Atharvan: 6 definitions

Introduction

Atharvan means something in Hinduism, Sanskrit. If you want to know the exact meaning, history, etymology or English translation of this term then check out the descriptions on this page. Add your comment or reference to a book if you want to contribute to this summary article.

In Hinduism

Purana and Itihasa (epic history)

[«previous (A) next»] — Atharvan in Purana glossary
Source: Cologne Digital Sanskrit Dictionaries: The Purana Index

1a) Atharvan (अथर्वन्).—Married Śānti, a daughter of Kardama. It was he who spread yajña in the world.1 His son was Dadhyañca who had a horse's head.2

  • 1) Bhāgavata-purāṇa III. 24. 24.
  • 2) Ib. IV. 1. 42.

1b) A Brāhman priest invited by Yudhiṣṭhira to officiate in his rājasūya sacrifice.*

  • * Bhāgavata-purāṇa X. 74. 9.
Purana book cover
context information

The Purana (पुराण, purāṇas) refers to Sanskrit literature preserving ancient India’s vast cultural history, including historical legends, religious ceremonies, various arts and sciences. The eighteen mahapuranas total over 400,000 shlokas (metrical couplets) and date to at least several centuries BCE.

Discover the meaning of atharvan in the context of Purana from relevant books on Exotic India

Languages of India and abroad

Sanskrit-English dictionary

Source: DDSA: The practical Sanskrit-English dictionary

Atharvan (अथर्वन्).—m. [atha-ṛ-vanip śakandhvādi° Tv.; probably connected with some word like athar fire]

1) A priest who has to worship fire and Soma.

2) A Brāhmaṇa.

3) Name of the priest who is said to have first brought down fire from the heaven, offered Soma and recited prayers. [He is represented as the eldest son of Brahmā sprung from his mouth; as a Prajāpati appointed by Brahmā to create and protect subordinate beings, who first learnt from Brahmā and then taught the Brahmavidyā and is considered to be the author of the Veda called after him. His wife was Śānti, daughter of Kardama Prajāpati. He had also another wife called Chitti; he is also considered identical with Aṅgiras and father of Agni.]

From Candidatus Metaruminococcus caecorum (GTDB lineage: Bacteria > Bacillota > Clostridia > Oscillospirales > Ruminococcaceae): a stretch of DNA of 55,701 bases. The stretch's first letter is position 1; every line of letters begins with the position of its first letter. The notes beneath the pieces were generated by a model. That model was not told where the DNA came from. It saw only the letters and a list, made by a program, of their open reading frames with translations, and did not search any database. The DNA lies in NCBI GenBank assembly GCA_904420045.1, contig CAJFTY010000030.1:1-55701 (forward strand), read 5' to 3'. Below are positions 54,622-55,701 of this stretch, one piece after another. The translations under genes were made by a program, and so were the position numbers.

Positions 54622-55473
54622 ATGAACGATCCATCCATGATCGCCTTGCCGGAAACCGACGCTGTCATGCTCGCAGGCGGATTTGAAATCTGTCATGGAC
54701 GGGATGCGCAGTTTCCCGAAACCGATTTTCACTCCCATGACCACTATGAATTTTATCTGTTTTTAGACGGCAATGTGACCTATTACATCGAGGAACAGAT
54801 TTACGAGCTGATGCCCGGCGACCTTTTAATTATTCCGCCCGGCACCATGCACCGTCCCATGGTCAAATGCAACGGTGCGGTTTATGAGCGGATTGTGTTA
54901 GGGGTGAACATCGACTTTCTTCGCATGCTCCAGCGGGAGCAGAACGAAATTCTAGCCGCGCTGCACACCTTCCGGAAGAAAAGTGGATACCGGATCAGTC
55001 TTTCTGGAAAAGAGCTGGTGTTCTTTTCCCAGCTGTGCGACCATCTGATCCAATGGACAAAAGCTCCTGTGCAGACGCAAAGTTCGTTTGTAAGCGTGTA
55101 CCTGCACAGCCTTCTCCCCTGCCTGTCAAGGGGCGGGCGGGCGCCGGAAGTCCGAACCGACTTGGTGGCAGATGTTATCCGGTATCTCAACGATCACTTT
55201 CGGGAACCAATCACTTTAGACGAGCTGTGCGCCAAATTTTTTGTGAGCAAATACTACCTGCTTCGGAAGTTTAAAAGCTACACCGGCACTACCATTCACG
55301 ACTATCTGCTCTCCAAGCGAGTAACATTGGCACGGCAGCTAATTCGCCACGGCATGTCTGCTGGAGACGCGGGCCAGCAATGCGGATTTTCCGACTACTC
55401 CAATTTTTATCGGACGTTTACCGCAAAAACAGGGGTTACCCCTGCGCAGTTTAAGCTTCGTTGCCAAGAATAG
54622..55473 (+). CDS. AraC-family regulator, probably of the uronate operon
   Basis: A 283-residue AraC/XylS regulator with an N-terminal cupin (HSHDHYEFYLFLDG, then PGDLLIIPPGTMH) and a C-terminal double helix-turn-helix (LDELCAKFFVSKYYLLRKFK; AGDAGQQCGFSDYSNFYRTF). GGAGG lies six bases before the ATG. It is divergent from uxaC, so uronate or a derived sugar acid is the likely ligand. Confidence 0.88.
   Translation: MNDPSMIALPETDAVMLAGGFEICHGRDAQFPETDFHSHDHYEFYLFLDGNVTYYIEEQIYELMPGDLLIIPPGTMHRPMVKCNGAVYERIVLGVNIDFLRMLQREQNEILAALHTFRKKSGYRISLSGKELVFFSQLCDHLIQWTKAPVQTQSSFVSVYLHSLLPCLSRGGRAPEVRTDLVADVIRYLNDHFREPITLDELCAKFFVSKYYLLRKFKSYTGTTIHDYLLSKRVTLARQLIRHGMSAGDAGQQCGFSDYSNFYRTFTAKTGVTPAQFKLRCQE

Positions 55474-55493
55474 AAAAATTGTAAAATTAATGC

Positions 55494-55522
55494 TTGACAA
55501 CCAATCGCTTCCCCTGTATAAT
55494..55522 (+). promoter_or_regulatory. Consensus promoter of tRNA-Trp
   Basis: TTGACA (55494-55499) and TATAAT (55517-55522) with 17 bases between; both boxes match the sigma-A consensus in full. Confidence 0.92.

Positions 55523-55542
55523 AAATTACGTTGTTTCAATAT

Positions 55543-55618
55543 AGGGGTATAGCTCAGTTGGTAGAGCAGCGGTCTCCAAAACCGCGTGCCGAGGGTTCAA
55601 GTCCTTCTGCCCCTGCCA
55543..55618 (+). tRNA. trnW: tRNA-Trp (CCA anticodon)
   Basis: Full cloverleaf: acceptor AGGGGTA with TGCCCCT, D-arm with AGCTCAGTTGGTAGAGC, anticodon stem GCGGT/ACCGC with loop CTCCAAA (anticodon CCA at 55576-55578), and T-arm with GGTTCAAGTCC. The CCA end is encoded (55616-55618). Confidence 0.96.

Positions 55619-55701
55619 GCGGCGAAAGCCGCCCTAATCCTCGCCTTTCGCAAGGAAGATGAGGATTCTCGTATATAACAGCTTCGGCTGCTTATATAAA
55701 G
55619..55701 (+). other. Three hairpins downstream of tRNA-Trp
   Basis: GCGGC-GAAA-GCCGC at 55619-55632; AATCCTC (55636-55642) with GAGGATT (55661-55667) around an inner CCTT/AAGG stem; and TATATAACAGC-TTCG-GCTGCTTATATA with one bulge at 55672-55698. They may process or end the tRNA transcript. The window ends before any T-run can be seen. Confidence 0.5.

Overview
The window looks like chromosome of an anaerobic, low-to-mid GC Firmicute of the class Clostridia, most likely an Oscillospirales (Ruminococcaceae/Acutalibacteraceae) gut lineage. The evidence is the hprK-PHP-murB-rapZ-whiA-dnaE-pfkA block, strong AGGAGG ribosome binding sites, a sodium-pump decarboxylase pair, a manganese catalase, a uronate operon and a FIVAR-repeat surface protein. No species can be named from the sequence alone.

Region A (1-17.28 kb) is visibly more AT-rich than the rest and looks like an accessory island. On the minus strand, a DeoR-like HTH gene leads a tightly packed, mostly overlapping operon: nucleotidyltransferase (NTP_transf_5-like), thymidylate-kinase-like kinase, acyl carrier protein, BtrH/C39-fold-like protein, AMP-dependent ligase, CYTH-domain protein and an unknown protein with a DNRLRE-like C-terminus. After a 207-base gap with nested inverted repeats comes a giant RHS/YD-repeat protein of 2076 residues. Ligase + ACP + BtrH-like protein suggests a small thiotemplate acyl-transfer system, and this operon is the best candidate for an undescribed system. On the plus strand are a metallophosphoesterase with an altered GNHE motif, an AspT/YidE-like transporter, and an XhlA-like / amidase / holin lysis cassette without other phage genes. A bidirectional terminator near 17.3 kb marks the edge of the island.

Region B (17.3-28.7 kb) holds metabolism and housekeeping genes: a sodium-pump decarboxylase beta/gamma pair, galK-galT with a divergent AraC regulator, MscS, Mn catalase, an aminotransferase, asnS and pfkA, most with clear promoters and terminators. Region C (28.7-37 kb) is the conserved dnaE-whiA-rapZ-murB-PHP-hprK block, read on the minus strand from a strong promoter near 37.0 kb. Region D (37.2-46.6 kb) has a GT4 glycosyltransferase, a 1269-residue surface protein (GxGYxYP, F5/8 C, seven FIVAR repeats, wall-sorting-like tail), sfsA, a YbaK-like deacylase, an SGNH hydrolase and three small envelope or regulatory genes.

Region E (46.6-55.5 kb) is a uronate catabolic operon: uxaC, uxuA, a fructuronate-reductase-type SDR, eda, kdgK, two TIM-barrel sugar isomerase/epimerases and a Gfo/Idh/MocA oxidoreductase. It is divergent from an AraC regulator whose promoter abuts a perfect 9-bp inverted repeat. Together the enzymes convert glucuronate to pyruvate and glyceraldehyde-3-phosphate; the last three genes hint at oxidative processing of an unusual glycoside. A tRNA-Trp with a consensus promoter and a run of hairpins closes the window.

4) Epithet of Śiva, Vasiṣṭha. वृतपदपङ्क्तिरथर्वणेव वेदः (vṛtapadapaṅktiratharvaṇeva vedaḥ) Kir. 1.1. -(pl.) Descendants of Atharvan; hymns of this Veda; जिष्णुं जैत्रैरथर्वभिः (jiṣṇuṃ jaitrairatharvabhiḥ) R.17.13.

-rvā-rva m. n., °वेदः (vedaḥ) The Atharvaveda, regarded as the fourth Veda. [It contains many forms of imprecations for the destruction of enemies and also contains a great number of prayers for safety and averting mishaps, evils, sins or calamities, and a number of hymns, as in the other Vedas, addressed to the gods with prayers to be used at religious and solemn rites; cf. Mv.2.24. मूर्तिमभिरामघोरां बिभ्रदिवाथर्वणो निगमः (mūrtimabhirāmaghorāṃ bibhradivātharvaṇo nigamaḥ). It has nine Śākhās and five Kalpas, and is comprised in 2 Kāṇḍas. The most important Brāhmaṇa belonging to this Veda is the Gopatha Brāhmaṇa, and the Upaniṣads pertaining to it are stated to be 52, or, according to another account 31.] [cf. Zend atharvan, Pers. áturbán.]

Source: Cologne Digital Sanskrit Dictionaries: Shabda-Sagara Sanskrit-English Dictionary

Atharvan (अथर्वन्) or Atharvvan or Atharvvā or Atharvā.—1. A Brahman. 2. A name of Vasishtha. n. (rva) The name of the fourth Veda. E. atha an auspicious particle to go, and vanipa aff.

Source: Cologne Digital Sanskrit Dictionaries: Benfey Sanskrit-English Dictionary

Atharvan (अथर्वन्).— (borrowed from the Zend. āthra-van, derived from ātar, ‘fire’), m. 1. A priest. 2. The name of a Ṛṣi, or saint. 3. The Atharvaveda.

context information

Sanskrit, also spelled संस्कृतम् (saṃskṛtam), is an ancient language of India commonly seen as the grandmother of the Indo-European language family. Closely allied with Prakrit and Pali, Sanskrit is more exhaustive in both grammar and terms and has the most extensive collection of literature in the world, greatly surpassing its sister-languages Greek and Latin.

Discover the meaning of atharvan in the context of Sanskrit from relevant books on Exotic India

See also (Relevant definitions)

Relevant text

Like what you read? Consider supporting this website: